We’ve been thinking about trends in incentive use and we are not alone. The most recent issue of the IEDC Economic Development Journal includes an article on The Future of Economic Development Subsidies by Greg LeRoy of Good Jobs First. Here are the incentive trends LeRoy identifies that will affect US economic development programs:
- The total number of new facilities and expansions for economic developers to pursue is still relatively low historically, but the number of megadeals is increasing.
- Subsidies are becoming more transparent, with more states disclosing data online. Local governments, however, still lag by this measure.
- Most programs cited in the article are “geographically agnostic,” rather than targeting needy or depressed areas or striving to meet smart growth planning goals.
However, some states are improving efforts to coordinate their economic development initiatives with their planning programs. Meanwhile local transit agencies are increasingly trying to “leverage their economic development resources to maximize the utilization of their transit investments,” adding a geographic piece to their incentives policies.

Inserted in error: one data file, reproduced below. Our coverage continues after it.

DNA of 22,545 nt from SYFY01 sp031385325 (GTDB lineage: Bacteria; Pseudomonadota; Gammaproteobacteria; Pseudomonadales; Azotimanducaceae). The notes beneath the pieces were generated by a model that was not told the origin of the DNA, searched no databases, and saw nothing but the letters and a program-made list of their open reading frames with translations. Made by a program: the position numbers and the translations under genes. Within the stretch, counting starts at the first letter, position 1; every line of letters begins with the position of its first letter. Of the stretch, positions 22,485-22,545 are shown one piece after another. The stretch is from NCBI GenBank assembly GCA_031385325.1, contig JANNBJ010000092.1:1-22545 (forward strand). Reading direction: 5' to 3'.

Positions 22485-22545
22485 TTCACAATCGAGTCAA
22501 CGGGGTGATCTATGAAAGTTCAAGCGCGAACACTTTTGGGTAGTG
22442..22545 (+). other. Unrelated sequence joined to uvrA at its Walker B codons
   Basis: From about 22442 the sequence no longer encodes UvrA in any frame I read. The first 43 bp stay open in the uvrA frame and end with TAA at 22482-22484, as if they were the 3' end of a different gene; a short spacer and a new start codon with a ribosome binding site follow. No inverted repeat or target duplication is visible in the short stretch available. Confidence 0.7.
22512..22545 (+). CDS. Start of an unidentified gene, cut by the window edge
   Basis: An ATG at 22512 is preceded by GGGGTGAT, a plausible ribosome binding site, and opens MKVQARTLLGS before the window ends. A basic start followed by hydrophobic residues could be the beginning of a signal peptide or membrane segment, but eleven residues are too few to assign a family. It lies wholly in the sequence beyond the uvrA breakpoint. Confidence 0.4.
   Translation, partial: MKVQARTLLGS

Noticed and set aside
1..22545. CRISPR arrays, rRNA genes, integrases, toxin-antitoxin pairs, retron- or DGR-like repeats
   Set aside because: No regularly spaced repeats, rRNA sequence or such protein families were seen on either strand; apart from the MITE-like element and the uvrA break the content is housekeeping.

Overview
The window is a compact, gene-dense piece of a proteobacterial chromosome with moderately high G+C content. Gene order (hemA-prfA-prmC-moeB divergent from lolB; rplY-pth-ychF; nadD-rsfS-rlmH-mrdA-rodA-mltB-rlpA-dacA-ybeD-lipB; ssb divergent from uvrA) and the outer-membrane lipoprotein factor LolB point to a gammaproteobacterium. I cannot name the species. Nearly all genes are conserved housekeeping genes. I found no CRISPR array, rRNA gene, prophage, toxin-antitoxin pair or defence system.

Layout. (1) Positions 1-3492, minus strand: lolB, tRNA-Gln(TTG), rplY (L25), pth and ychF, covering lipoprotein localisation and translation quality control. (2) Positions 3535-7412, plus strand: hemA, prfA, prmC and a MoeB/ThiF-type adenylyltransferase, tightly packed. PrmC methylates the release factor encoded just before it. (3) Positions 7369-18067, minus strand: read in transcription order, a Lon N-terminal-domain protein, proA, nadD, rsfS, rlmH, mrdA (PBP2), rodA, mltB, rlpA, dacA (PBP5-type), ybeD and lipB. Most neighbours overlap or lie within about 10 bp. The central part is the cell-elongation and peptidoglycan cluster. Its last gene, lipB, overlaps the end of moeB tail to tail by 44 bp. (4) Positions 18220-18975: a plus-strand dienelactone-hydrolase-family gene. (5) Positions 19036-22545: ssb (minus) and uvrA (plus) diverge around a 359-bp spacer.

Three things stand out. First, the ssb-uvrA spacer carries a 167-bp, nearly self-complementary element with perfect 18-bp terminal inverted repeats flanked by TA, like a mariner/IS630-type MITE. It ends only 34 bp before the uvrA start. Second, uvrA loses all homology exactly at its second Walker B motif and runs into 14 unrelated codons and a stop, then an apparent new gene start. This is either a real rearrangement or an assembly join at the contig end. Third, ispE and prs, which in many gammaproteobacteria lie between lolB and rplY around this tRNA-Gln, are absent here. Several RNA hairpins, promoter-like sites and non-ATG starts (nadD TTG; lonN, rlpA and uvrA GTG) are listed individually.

- Communities recognize that it is prudent to hedge risk and look beyond the megadeals and large companies. Economic volatility makes it risky to place a long-term bet on an individual company, and small businesses with growth potential should be included more often in the incentives mix.
These trends are consistent with those we see here at Smart Incentives. We have frequently reported that economic development organizations must prepare for an era of greater transparency and openness, especially in the use of incentives. We have also been examining the linkages between incentives and smart growth and sustainability, and this is likely an area we will devote more resources to in the coming year.
We have also considered the pros and cons of providing incentives to more small companies, but we are not quite as optimistic on its ability to mitigate risk for individual states and communities. Our review of performance audits and studies of incentive programs suggests that programs specifically targeting small businesses and technology-oriented businesses actually find it difficult to meet jobs and investment expectations as well as long-term commitment to the community.